Conflicts of interest: None declared.
A systematic review of perceived barriers and motivators to physical activity after stroke
Article first published online: 13 SEP 2012
© 2012 The Authors. International Journal of Stroke © 2012 World Stroke Organization
International Journal of Stroke
Volume 8, Issue 5, pages 357–364, July 2013
How to Cite
Nicholson, S., Sniehotta, F. F., van Wijck, F., Greig, C. A., Johnston, M., McMurdo, M. E. T., Dennis, M. and Mead, G. E. (2013), A systematic review of perceived barriers and motivators to physical activity after stroke. International Journal of Stroke, 8: 357–364. doi: 10.1111/j.1747-4949.2012.00880.x
- Issue published online: 20 JUN 2013
- Article first published online: 13 SEP 2012
- The Stroke Association
- physical activity;
Background and purpose
Physical fitness is impaired after stroke, may contribute to disability, yet is amenable to improvement through regular physical activity. To facilitate uptake and maintenance of physical activity, it is essential to understand stroke survivors' perceived barriers and motivators. Therefore, we undertook a systematic review of perceived barriers and motivators to physical activity after stroke.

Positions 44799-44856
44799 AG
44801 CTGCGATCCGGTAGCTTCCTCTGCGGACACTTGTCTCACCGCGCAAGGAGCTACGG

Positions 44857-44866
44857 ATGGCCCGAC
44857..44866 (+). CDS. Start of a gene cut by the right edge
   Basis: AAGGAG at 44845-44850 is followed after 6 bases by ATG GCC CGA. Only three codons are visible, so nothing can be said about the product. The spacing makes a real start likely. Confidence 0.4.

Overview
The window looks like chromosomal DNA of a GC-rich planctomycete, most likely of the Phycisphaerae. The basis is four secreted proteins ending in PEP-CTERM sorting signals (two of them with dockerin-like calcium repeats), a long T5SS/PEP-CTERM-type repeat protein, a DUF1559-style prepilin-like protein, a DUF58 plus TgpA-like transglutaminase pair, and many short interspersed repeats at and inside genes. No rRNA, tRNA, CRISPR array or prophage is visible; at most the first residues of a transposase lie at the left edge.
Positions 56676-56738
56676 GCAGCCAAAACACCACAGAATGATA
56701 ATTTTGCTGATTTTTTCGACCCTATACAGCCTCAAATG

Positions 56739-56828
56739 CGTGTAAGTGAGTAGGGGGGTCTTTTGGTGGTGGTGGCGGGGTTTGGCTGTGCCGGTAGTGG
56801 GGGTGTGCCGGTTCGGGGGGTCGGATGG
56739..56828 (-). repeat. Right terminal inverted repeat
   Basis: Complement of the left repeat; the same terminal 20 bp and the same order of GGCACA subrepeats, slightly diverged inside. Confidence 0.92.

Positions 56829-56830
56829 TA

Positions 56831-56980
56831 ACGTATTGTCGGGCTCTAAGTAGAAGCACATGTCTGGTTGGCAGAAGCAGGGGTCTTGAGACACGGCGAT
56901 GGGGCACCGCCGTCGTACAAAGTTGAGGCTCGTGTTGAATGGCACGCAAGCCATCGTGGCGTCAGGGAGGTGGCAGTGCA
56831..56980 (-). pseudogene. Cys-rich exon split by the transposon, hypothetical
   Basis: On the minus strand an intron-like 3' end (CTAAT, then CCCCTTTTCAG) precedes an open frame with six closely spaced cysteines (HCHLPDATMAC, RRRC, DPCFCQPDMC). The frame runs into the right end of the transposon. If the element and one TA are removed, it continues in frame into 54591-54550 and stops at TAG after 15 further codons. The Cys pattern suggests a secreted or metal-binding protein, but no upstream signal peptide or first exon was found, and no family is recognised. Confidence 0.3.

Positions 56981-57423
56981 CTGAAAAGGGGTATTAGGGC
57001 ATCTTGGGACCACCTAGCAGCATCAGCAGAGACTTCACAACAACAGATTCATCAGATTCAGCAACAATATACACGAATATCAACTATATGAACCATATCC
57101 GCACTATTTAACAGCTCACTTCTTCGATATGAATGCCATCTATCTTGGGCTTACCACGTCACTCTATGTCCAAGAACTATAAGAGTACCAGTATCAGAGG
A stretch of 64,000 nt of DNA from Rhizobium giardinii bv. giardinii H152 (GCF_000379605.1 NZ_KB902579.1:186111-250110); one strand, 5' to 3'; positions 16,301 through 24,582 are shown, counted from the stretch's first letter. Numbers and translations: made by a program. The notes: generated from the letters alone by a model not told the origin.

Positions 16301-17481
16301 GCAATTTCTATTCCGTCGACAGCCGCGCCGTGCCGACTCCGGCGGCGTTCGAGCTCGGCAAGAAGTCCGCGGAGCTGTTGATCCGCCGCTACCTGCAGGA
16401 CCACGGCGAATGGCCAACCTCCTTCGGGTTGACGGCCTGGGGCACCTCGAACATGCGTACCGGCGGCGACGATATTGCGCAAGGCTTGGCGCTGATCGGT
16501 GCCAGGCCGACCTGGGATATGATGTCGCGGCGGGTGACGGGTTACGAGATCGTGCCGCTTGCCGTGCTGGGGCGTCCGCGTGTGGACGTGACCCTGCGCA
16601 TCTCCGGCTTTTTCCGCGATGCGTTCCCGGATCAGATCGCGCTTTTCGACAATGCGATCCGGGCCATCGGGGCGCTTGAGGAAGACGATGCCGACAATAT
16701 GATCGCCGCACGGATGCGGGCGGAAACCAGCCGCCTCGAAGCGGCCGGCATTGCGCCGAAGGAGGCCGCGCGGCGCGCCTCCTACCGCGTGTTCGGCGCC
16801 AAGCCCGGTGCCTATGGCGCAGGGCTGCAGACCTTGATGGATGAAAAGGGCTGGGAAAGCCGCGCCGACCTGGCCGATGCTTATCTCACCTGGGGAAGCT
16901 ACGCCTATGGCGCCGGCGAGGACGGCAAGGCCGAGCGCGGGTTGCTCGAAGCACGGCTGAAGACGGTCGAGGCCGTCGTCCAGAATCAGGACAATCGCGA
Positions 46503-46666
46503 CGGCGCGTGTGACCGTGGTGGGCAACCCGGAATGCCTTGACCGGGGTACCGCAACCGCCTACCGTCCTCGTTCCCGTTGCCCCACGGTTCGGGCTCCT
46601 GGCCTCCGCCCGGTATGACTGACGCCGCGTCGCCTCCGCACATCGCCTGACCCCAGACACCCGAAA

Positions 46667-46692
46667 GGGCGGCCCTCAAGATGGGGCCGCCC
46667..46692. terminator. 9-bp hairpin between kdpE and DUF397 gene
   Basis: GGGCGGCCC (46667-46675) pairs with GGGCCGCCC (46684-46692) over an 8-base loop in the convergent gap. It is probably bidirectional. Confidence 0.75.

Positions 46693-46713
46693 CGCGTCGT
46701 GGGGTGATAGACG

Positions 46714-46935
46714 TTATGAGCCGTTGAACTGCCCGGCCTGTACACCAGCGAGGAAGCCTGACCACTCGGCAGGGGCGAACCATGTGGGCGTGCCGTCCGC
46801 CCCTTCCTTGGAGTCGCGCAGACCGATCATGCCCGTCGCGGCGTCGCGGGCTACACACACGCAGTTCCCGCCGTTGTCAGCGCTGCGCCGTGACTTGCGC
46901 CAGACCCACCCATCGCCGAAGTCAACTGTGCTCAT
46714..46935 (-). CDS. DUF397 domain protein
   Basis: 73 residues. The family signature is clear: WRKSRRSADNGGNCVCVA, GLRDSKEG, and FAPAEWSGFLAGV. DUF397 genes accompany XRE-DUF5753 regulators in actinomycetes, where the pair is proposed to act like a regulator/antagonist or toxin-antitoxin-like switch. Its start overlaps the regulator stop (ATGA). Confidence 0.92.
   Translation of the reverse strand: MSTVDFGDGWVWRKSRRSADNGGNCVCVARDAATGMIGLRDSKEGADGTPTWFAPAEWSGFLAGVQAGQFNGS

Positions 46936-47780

Electronic searches of EMBASE, Medline, CINAHL, and PsychInfo were performed. We included peer-reviewed journal articles, in English, between 1 January 1966 and 30 August 2010 reporting stroke survivors' perceived barriers and motivators to physical activity.
Searches identified 73 807 citations of which 57 full articles were retrieved. Six articles were included, providing data on 174 stroke survivors (range 10 to 83 per article). Two reported barriers and motivators, two reported only motivators, and two reported only barriers. Five were qualitative articles and one was quantitative. The most commonly reported barriers were lack of motivation, environmental factors (e.g. transport), health concerns, and stroke impairments. The most commonly reported motivators were social support and the need to be able to perform daily tasks.
This review has furthered our understanding of the perceived barriers and motivators to physical activity after a stroke. This review will enable the development of tailored interventions to target barriers, while building upon perceived motivators to increase and maintain stroke survivors' physical activity.